Fuelling Start-Ups In The Middle East

Local initiative Turn8 is fuelling Dubai’s entrepreneurial scene with investor-demo days.



Nine teams of entrepreneurs left no stone unturned to pitch their ventures to a room full of investors.

Through videos demonstrating the serviceability of their ideas or by dramatic examples, participants aggressively drove home their points, marking the beginning of an investor demo day–a popular practice in global innovation hubs such as Silicon Valley but less so in this region.

Part of Turn8, a seed accelerator launched by marine terminal operator DP World and managed by accelerator Innovation i360, the demo day had teams from the UAE, Indonesia, Egypt, Pakistan, Belarus and the Ukriane vying for investors’ interest.

The programme, which underwent a strenuous scouting process for promising early stage ideas, has a 120–day incubation period for these start-ups. Teams would then be provided post acceleration support through demo days and networking.

“We wanted to create an ecosystem here in Dubai to attract entrepreneurs, innovators, investors, students,” said Yousif Al Mutawa, chief information officer, DP World.

“Also from commercial perspective if one of them is a game changer, we may acquire it.”

The programme has been no smooth ride for teams, who came in with very raw ideas.

“We had 10 teams originally in Turn8 and we dropped four because they could not make it,” said Al Mutawa.

“It is really like a bootcamp with training, coaching and various other things. It is a short compressed MBA for entrepreneurs but a practical one.”

Initiatives such as these could fan Dubai’s ambitions in becoming a regional hub for innovators and entrepreneurs by helping to build a start-up ecosystem.

They could also attract a legion of angel investors and venture capital funds to the country, which would in turn help breed a start-up culture.

“Investors are a crucial part of the process,” said Brent S. Traidman, venture partner at the US-based Fenox Venture Capital.

“We would like to see more investors from outside of this region but that will come in time. It has to happen here first; accelerators will have to bring Middle East investors here and once that happens and they have some good exits, investors will flock from other parts of the world.”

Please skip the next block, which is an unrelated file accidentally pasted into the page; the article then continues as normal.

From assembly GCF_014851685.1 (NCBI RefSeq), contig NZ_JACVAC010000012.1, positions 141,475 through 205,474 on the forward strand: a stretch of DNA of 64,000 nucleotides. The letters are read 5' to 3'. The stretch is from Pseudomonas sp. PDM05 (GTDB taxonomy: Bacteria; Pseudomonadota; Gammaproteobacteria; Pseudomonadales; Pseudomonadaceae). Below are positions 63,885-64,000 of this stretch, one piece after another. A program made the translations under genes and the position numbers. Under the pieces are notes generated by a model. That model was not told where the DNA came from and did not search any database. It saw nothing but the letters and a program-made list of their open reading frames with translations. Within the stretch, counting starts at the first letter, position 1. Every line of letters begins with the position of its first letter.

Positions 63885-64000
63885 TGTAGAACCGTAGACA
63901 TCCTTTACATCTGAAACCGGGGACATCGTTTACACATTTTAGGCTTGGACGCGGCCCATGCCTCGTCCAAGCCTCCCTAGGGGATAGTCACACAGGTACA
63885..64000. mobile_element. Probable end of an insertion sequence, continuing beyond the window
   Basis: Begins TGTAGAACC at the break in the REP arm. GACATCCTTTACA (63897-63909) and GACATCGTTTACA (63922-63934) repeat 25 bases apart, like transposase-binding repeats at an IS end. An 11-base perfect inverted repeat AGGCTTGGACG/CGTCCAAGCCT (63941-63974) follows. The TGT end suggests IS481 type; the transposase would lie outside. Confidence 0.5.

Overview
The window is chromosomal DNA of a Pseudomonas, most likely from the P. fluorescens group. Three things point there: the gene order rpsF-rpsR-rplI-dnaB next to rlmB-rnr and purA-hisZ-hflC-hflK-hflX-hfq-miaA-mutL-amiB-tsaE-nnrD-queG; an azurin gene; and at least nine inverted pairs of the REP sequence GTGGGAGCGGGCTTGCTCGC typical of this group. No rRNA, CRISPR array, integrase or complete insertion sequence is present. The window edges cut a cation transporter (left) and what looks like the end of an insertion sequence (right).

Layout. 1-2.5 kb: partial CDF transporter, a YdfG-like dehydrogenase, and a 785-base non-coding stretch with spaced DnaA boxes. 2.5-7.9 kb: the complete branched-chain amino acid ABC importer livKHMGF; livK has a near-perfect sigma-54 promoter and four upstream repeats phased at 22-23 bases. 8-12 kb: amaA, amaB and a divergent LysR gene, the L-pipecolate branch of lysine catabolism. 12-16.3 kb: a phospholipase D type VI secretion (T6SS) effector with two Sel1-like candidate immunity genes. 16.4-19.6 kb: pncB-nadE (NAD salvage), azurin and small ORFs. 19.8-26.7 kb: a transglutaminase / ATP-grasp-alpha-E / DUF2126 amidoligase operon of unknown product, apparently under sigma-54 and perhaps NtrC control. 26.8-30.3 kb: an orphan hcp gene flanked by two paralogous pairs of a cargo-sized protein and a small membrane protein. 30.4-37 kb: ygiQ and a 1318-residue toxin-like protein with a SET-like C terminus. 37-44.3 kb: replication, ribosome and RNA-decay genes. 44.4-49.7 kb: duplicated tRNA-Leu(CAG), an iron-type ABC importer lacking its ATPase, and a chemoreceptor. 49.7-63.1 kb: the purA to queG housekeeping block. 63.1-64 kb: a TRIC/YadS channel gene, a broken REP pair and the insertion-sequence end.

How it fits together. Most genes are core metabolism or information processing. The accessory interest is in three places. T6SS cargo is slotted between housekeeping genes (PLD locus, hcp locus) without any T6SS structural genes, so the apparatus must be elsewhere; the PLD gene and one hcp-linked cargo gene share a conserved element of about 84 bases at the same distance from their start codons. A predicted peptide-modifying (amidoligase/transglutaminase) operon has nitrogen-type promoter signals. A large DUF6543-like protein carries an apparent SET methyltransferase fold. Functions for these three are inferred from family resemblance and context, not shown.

Traidman, whose company has traditionally invested in start-ups from Silicon Valley and South East Asia, has invested in one of Turn8 teams after identifying a market potential for the idea.

He added that initiatives and demo-days such as these are integral in attracting international investors to the Middle East.

“These things have to happen more often,” said Traidman.

“It can’t be just once in six months and it has to happen more in different cities in this country and in countries around in the region.”

Al Mutawa said that DP World has already connected with innovation centres across the world and is also working with local stalwarts such as Silicon Oasis and Tecom Investments to create an investor network for Dubai-based start-ups.

“It will create more jobs, create more R&D and push new companies to be creative while having more products coming out of this region,” Traidman said.

Rooda Al Neama, CCO of Crowdanalyzer, one of the teams in Turn8, and a Qatari national, said that initiatives such as these should be heavily promoted to raise awareness about the start-up culture and ways of funding.

“There are many incubators but people’s exposure of them are still lacking. Initiatives like Turn8 should be largely publicised, especially in school and university levels to make students aware of various funding options.”

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